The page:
Fishers and Plunderers; Theft, Slavery and Violence at Sea, published by Pluto Press, explores the dark side of the global fishing industry – including exploitation, child labour, murder and human trafficking. It has been written with the active cooperation of the ITF and SRI.

Written by Alastair Couper, Hance D Smith and Bruno Ciceri, the book carries out a wide ranging analysis of the industry, and reinforces the ITF and SRI’s position that:

– Fishers throughout the world pay the price for the economic and environmental pressures faced by today’s fishing industry.

– Greater competition and deregulation, including the use of flags of convenience, are squeezing fishers’ wages and conditions.

– Overcapacity of fishing fleets and destructive fishing practices are depleting fish stocks, in turn increasing economic pressures on the industry.

– The fishing profession is the most dangerous in the world, and contrary to other sectors it is becoming more hazardous. In the United Kingdom, for example, the fatal accident rate for the fishing industry was 115 times higher than that of the overall workforce in 1996-2005.

– In deep-sea fishing, isolation, insecurity, accidents and violence are commonplace, especially involving migrant fishers from developing countries.

– More and more cases of human trafficking are coming to light, with poor people becoming slaves on fishing vessels.

– Small fishing communities, especially in developing countries, are suffering due to the proliferation of large commercial fishing companies and illegal fishing.

– Desperation arising from abhorrent conditions aboard fishing vessels has led to mutinies and even murder.

– Fishing vessels are used for criminal activities, including the drugs trade. They have also been taken over by pirates to launch attacks.

– The plight of fishers, as well as the lawlessness at sea, point to the urgent need for a strengthened international legal and regulatory framework that is well enforced.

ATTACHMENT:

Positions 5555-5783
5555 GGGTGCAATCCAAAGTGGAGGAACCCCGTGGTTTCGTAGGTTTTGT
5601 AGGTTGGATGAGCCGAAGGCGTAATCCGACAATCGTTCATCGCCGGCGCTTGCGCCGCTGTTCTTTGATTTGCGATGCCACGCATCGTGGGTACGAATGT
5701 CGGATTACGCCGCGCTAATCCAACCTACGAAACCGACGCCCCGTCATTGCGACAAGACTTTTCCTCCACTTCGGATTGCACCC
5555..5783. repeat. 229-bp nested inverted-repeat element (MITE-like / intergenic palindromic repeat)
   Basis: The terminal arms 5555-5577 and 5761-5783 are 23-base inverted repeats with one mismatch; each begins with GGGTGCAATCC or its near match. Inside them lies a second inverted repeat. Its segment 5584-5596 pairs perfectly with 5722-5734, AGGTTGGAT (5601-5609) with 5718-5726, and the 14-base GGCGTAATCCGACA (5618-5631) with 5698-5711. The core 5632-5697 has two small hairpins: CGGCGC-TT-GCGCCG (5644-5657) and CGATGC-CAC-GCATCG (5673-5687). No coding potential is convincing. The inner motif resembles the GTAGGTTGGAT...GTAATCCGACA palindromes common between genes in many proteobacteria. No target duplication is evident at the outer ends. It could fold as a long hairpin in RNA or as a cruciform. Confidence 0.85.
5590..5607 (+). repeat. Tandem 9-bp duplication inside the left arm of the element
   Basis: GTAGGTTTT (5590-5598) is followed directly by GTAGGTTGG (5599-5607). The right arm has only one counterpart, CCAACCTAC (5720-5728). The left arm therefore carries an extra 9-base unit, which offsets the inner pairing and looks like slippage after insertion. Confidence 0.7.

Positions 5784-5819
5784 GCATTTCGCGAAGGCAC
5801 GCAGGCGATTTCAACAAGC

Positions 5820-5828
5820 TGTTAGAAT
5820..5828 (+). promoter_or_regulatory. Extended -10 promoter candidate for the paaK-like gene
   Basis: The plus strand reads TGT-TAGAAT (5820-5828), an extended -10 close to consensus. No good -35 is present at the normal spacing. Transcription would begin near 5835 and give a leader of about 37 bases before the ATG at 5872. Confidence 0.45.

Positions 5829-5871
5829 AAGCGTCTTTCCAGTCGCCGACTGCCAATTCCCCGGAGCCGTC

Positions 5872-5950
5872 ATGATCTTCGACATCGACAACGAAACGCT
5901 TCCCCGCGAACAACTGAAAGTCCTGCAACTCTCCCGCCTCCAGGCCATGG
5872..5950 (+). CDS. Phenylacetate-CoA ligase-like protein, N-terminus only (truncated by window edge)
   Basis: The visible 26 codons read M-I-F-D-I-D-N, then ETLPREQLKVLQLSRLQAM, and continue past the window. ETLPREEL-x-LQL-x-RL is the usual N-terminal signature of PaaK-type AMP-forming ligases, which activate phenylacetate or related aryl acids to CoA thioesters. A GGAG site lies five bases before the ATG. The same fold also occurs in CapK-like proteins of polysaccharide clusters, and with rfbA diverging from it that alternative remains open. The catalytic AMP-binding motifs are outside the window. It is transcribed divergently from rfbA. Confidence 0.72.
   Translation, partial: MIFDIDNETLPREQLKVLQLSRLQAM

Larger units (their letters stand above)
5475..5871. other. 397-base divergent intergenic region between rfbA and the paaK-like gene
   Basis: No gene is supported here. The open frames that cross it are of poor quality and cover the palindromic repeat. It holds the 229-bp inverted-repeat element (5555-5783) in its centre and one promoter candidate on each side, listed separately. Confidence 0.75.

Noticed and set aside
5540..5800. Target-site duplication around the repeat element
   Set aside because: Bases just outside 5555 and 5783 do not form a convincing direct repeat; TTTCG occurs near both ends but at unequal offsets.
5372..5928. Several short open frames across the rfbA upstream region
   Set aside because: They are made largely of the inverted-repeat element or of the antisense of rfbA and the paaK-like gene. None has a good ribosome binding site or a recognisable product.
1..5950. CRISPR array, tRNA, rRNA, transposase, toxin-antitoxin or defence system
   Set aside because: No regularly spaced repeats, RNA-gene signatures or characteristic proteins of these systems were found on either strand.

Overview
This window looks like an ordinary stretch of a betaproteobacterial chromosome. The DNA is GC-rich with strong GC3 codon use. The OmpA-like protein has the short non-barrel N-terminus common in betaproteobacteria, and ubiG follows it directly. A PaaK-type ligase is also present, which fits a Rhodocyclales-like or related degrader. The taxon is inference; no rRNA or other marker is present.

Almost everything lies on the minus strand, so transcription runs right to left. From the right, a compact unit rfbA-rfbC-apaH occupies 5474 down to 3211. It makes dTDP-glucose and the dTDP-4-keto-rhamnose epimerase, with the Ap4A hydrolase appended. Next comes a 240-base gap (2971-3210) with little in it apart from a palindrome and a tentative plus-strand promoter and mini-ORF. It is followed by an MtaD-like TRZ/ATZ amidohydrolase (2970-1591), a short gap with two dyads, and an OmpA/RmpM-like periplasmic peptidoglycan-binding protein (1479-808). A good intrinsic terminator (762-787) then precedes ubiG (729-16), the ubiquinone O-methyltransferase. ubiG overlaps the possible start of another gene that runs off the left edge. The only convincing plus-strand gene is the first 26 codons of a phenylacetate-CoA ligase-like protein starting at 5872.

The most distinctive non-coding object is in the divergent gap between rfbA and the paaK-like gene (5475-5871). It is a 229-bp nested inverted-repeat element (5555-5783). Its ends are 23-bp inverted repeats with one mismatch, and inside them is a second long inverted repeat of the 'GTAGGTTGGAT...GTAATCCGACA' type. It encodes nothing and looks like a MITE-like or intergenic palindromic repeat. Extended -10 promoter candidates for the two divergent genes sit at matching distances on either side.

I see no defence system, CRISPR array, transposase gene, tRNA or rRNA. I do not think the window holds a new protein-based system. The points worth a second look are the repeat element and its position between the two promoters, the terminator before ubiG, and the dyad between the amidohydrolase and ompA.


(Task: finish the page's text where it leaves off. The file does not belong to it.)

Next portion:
Deirdre Fitzpatrick, SRI Executive Director, commented: “SRI readily supported the publication of this book as part of our mission to promote and advance the rights of those who work at sea. The merchant seafarers who bring goods and energy to the world’s consumers are vulnerable to exploitation and abuse. Fishers who bring fish to the world’s tables face much worse conditions every day. This book shines a spotlight on the real human cost being paid by fishers and the gross violations of their fundamental human rights and should be a catalyst for change in the industry. We believe that its message is so important that we are buying 500 copies for distribution to ITF member unions.”

ITF fisheries section chair Johnny Hansen said: “These appalling findings underline the need for decisive governmental action to tackle these awful abuses. This book is a timely reminder of why there has to be rigorous oversight of the whole supply chain that brings fish to our tables, and why it is so important that countries ratify ILO Convention 188, which seeks to ensure decent standards on fishing vessels.”

For more details of ILO Convention 188 please see . It is also covered in chapter 14 of the book.